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The Loss of Innocence

In one of my first-year BGIE classes I offered a potential solution to an economic and political problem by quoting Switzerland, my home country, as a role model. Unfortunately, my professor did not appreciate it as expected. I approached him after class, and he told me that Switzerland would never hold as a replicable example for any BGIE problem. Other countries would not have met its incomparable standards of efficiency and political stability, nor its even distribution of wealth, or its absence of security concerns. Of course, I felt flattered and did not stop him getting into raptures about my home.

However, half a year later, the splendid painting lost some of its hue. A tirade of catastrophes hit the country. Unforeseen incidents beset the small nation in the heart of Europe. It started on September 11. The Swiss were deeply shocked by the attack on the USA both because of the terror act on Western civilization and the loss of many Swiss citizens in the planes and the World Trade Center. They gathered in churches and prayed. They collected money and established funds. The Swiss government even decided to place the flags at half-mast, a sight not seen for years. All Switzerland held a moment of silence in memory of the victims.
While struggling to recover from the terrorist attack, another catastrophe shook the country: On Thursday, September 27, at 9 AM, a fully armed maniac raced into a Congressional session of one of the state parliaments and opened fire on the representatives. He murdered three members of the state’s government and killed several members of its parliament before committing suicide. Many people were injured. The scenery was described afterwards as a slaughter. The Swiss gathered again in churches and prayed. While candles were lit for each victim in a ceremony, one was spared for the perpetrator to be lighted later. The government put the flags at half-mast. Some days earlier, a court had denied several lawsuits against the government initiated by the murderer. Friends of his mentioned that he had lost confidence in the political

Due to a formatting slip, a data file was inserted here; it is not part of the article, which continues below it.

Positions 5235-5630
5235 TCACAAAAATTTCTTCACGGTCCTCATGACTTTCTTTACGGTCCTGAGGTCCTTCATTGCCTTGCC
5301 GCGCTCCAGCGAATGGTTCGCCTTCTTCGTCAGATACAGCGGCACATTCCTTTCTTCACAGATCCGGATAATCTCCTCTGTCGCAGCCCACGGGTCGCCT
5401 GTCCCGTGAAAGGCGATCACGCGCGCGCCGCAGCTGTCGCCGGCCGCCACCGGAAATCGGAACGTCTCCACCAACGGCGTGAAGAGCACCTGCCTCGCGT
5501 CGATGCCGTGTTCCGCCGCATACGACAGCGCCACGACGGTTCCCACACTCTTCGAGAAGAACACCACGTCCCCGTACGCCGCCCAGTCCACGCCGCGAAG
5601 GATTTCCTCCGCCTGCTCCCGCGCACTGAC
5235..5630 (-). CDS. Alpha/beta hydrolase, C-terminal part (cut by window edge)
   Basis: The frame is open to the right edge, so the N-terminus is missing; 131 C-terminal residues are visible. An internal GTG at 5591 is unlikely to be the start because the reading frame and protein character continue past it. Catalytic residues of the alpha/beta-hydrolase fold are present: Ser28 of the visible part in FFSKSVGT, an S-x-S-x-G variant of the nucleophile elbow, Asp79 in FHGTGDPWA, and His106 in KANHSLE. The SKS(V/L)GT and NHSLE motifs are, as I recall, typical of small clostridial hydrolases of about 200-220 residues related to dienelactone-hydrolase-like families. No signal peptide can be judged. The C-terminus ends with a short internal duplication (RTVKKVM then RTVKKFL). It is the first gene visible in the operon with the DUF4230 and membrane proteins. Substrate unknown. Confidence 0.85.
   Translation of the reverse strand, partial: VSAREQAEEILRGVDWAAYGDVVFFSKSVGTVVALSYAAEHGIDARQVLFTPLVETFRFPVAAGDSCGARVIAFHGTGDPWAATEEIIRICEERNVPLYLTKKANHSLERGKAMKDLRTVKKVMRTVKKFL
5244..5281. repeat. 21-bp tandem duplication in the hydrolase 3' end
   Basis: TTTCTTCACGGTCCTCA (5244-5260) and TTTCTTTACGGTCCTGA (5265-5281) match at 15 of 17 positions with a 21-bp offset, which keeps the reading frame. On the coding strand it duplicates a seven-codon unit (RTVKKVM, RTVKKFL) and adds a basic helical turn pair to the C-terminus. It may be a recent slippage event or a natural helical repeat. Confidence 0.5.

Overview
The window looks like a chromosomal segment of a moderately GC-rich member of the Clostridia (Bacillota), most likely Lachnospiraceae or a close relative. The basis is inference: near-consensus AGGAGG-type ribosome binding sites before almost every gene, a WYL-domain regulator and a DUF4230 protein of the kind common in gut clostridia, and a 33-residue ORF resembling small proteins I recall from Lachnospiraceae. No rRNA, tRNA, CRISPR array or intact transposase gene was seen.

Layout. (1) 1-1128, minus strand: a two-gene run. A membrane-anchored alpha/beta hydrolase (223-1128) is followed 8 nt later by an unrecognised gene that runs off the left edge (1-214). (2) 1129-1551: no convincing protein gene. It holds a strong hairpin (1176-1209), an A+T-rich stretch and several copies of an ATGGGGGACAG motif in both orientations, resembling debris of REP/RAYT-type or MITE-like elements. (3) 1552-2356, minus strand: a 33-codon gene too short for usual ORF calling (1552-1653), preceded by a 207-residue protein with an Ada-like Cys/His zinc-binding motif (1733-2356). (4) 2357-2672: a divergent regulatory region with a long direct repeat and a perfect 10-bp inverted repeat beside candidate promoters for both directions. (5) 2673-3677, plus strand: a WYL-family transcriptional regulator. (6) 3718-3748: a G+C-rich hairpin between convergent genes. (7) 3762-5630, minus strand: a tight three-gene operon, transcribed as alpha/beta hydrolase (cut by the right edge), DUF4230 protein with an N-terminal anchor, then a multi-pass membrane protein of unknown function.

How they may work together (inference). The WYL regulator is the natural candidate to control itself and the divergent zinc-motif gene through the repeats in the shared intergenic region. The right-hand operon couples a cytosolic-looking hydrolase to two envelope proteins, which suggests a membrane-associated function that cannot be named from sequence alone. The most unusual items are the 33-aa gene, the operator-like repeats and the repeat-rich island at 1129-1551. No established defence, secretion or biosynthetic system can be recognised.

institutions after these unfavorable court decisions.

Shortly afterwards, the symbol of the nation’s excellent service crashed: Swissair went bankrupt. The cash cow of the early 90’s drowned in its debt. The HBS alumnus (MBA ’77), who had been hired in January to turn around the company, failed. After having followed a disastrous strategy for more than five years, even a genius could not have saved the beloved airline anymore. People on the streets shouted for the police to arrest the former Executives and the Board of Directors and to put them in jail. NB: the airline had the most prestigious and renowned directors in Switzerland. Their names read like a “Who’s Who”. Trusted and smart people led the proud airline into a disaster.

In mid-October, two trucks crashed while traveling in the longest tunnel for cars in Europe. The trucks caught fire and soon exploded. Drivers close to the accident literally evaporated due to the hellish heat, and many who managed to escape at first, died after inhaling the toxic smoke. All the security measurements and up-to-date sophisticated technology could not prevent this catastrophe.

Last but not least, on Saturday, November 24, the Crossair flight LX 3597 coming from Berlin, crashed into a forest close to the Zurich airport. 24 people died and many were injured. The successor of Swissair had to mourn its first catastrophe before it had really taken off.

Yes, the splendid painting has lost some of its hue. Self-confidence has been hurt. The police now guard the parliaments. Security is an issue. Trust in the business leaders is broken. The Swiss fly with other airlines. Concerns about the next potential catastrophe haunt the small nation. Perhaps, somebody ate the shining, delicious apple. Switzerland has lost its innocence; in somuch as it ever existed. Welcome to the real world!

December 3, 2001
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